FDA Approves Truvada as First Medication to Reduce HIV Risk in Healthy People
WASHINGTON (AP) — The Food and Drug Administration has approved the first drug shown to reduce the risk of HIV infection, a milestone in the 30-year battle against the virus that causes AIDS.
The agency approved Gilead Sciences’ pill Truvada as a preventive measure for people who are at high risk of acquiring HIV, such as those who have sex with HIV-infected partners.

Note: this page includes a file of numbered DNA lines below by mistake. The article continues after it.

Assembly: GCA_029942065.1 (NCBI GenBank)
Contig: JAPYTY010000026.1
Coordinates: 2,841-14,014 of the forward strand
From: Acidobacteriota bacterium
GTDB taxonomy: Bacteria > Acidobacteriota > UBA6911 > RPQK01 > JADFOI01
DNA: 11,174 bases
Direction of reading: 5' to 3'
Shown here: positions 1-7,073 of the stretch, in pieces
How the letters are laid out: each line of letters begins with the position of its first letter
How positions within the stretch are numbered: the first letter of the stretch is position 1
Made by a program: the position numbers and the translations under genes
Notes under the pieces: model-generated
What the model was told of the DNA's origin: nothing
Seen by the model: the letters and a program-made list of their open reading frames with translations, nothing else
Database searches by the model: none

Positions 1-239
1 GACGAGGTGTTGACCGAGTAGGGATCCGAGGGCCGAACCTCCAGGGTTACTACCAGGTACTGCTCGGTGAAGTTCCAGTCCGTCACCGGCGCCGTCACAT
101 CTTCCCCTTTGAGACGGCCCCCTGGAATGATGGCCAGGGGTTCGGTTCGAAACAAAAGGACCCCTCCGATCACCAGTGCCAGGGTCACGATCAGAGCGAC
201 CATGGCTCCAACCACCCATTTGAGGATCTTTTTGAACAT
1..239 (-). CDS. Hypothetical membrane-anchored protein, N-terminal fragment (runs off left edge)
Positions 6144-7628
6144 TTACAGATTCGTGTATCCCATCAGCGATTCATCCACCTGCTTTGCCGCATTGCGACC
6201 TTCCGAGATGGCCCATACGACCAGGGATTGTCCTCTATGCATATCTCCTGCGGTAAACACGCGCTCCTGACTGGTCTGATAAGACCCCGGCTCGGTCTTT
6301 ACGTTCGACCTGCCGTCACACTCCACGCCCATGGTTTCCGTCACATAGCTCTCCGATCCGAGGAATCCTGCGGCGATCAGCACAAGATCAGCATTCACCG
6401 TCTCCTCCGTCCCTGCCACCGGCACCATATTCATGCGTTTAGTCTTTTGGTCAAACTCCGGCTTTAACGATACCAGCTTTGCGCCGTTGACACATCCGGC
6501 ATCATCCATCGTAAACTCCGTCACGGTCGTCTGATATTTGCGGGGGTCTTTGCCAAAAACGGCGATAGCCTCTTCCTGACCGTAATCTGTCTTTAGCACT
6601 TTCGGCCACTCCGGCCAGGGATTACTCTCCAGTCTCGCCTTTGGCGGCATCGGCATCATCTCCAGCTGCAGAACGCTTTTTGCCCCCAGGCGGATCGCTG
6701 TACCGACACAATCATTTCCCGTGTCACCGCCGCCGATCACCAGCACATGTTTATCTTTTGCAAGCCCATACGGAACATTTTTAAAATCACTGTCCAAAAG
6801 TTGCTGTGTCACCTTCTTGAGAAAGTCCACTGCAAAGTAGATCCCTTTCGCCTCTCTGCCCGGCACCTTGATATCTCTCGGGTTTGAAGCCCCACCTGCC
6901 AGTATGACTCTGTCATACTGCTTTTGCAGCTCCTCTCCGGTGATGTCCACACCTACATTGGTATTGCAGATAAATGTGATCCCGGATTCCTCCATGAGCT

Gilead Sciences Inc., based in Foster City, has marketed Truvada since 2004 as a treatment for people who are infected with the virus.
But company studies have shown the drug can prevent people from contracting HIV when used as a precautionary measure. A three-year study found that daily doses cut the risk of infection in healthy gay and bisexual men by 42 percent, when accompanied by condoms and counseling.
- Interview about Truvada with Dr. Paul A. Volberding, co-director of the center for AIDS Research at UCSF (July 15, 2011, News Fix)